and takfl his place ho might be received in the same manner. Indeed, that doctrine might teach a man to eat his grandmother, for some of those dear old creatures are among, the best creatures oi God, Aldoholj no Contended, was no eteature of God. The Creator never made and never will make as much alcohol as would blind a spider’s eye. It was a bad product of bad men, and put to a bad service. In his part of the world they called places where drink was sold “ drink shops ” or “ drunkard factories.’’ He did not think that was miscalling them. Factories were called by the name of tho articles they produced—as boot factories, jam factories, hat factories, etc. Why not call drink shops drunkard factories, for it was in them that drunkards were made? But here they were called refreshment rooms. Oh, the sham 1 They were all excitement about the opening of the Exhibition, and yet it Was going to be turned into a drunkard factory, as if there were not enough of those places already in the City, Shakespeare had soliloquised alcohol in these words: — 0, thou invisible spirit of wine— If I have no other name to call thee by, I will call thee Devil I And they were going to open the Exhibition to sell the Devil. And when the people begin to visit the place the bishops and the parsons will pray “ God bless our visitors”; and then, when they enter the great object of attraction, they will be asked to buy what Dr Richardson called the Devil in solution ! His third proposition was: “It is unwise and wicked for the Government to encourage or license any trade, profession, or calling that curses the people more than it blesses them.” If a brewer had a dog that bit more boys than the number of rats it killed, he would kill the dog because it did not serve the end for which he kept it. Hence, as tho drink trade does more evil than good, they wanted a local option law to enable the people to destroy it. Tho brewers’ trade cursed the people more than it blessed them; therefore it should be killed. He hoped it would not be said he advocated killing the brewers. Oh, no ; their day of reckoning was coming. That might be left in more righteous hands. He only advocated shutting up their business. Hotelkeepers were called licensed victuallers. It reminded him of the spider when he caught a fly. He was a victualler, and enjoyed his victuals, but the poor fly paid for it with his life. The whole business was surrounded by sham. Hotels should in his opinion be called licensed poison shops, but that was vulgar, and they must be polite, and call them refreshment rooms, and their keepers licensed victuallers ; but the liquor traffic was not necessary to the legitimate business of public houses. Some of the best public houses in the Southern Hemisphere wfere hot connected with the drink trade. In dealing with the objection that the suppression of the liquor trade was an interference with the liberty of the subject, the lecturer became very caustic in his style, and treated Lord Salisbury to some severe remarks for having said that the “ principles of the local option movement were contrary to the elementary principles of liberty.” If a man were on an island alone, he would be at liberty to do as he pleased, but the moment another man landed on the island his liberty was circumscribed. In the one case there was the full liberty of nature, in the other there was the less full liberty of social conditions. So long as men were associated with each other they must be subject to the claims, comforts, and peace of their neighbors. Local option was the very essence of social liberty; it gave the larger number power to prevent the smaller infringing their liberty. The licensing of the drink traffic was a tyranny of a few over the many, and a direct interference with liberty. To establish a hotel next to a man’s home was to plant a trap for his life, and to place a ban on his peace, which he had a right to oppose. In delivering his address Mr Goad frequently produced some fine specimens of unpolished eloquence, related thrilling and pure anecdotes, and without effort kept his audience not only in continual interest, but fascinated with his utterances.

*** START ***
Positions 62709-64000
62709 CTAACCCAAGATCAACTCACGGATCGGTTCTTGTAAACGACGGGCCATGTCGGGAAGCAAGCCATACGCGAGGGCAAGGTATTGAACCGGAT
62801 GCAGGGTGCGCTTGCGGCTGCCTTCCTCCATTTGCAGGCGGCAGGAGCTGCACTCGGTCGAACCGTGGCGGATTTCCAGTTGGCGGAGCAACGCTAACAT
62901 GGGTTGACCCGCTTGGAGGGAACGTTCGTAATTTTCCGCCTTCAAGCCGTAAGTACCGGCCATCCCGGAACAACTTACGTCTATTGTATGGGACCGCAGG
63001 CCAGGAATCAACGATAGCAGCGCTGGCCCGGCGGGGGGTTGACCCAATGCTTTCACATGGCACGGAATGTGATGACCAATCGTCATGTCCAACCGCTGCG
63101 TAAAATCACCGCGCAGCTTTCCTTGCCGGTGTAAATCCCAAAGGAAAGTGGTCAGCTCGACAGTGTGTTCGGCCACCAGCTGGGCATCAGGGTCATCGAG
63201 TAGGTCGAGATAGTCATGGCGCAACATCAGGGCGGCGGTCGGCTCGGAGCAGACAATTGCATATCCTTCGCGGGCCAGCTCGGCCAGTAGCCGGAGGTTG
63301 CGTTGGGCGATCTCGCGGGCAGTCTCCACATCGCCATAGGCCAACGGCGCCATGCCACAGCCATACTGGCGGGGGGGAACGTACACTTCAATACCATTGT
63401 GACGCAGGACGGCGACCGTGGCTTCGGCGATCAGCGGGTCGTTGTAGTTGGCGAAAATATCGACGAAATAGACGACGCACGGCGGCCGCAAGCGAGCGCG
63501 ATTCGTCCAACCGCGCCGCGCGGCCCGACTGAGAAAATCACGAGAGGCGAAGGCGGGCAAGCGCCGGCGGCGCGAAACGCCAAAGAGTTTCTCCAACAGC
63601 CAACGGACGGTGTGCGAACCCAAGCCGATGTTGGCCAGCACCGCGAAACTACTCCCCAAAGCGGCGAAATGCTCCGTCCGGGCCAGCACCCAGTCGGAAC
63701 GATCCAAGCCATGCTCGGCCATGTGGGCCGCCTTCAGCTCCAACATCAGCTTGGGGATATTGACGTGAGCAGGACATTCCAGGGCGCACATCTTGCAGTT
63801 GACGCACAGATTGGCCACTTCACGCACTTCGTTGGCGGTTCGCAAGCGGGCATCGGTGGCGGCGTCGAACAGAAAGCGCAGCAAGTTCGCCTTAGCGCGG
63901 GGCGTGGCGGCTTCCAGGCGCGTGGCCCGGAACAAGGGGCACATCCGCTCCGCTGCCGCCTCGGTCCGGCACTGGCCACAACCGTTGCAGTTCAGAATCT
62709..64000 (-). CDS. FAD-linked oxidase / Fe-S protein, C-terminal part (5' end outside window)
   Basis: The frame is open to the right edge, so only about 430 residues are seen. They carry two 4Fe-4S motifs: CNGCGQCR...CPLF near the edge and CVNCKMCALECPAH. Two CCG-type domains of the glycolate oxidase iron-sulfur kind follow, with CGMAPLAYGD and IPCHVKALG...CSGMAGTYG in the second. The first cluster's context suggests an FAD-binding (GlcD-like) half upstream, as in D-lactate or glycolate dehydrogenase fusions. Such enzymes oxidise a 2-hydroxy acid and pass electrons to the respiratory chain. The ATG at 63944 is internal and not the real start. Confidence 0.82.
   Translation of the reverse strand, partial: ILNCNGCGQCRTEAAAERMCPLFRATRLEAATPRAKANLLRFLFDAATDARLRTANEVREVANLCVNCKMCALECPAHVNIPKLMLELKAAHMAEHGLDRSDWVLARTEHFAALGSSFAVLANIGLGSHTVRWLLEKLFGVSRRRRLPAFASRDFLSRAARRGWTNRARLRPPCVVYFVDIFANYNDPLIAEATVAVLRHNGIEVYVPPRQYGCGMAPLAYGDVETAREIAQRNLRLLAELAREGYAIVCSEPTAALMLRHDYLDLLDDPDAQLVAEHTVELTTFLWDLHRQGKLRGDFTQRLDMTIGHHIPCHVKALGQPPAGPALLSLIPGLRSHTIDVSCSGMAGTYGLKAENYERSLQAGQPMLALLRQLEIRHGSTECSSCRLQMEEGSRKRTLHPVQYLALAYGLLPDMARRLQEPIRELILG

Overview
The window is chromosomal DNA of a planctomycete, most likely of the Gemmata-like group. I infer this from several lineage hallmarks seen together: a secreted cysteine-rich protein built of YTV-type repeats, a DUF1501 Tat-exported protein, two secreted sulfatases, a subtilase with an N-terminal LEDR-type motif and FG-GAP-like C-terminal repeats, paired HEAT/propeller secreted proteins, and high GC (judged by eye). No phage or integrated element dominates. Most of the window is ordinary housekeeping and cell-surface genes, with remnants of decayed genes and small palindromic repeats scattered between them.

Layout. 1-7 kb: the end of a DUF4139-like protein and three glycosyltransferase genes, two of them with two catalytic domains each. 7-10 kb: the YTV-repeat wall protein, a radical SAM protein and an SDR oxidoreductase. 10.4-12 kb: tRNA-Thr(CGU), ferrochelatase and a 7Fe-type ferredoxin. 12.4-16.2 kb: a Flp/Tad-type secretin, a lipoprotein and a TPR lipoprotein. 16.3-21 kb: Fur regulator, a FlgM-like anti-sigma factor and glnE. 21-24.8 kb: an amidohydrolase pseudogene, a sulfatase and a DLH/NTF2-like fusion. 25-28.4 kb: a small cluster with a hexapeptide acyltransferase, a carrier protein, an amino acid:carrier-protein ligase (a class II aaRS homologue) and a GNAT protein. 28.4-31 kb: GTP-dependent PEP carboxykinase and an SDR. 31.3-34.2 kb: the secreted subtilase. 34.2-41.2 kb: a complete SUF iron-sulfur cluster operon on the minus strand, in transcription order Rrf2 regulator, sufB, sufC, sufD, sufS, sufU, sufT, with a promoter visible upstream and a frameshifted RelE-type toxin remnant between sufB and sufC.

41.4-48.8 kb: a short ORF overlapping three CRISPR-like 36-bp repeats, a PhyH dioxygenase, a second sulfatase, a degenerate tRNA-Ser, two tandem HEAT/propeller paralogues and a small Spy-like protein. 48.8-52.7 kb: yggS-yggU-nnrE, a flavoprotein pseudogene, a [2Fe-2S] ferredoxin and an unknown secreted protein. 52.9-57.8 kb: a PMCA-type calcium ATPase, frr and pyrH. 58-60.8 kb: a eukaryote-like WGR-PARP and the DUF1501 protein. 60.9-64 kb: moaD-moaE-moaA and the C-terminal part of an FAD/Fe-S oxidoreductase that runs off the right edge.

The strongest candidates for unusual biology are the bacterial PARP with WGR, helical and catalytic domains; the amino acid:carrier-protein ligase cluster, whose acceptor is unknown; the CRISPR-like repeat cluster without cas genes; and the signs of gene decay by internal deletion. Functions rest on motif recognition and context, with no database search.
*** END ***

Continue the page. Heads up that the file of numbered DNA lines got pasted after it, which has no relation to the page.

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MR R. COAD’S TEMPERANCE MISSION., Evening Star, Issue 8049, 28 October 1889
MR R. COAD’S TEMPERANCE MISSION. Evening Star, Issue 8049, 28 October 1889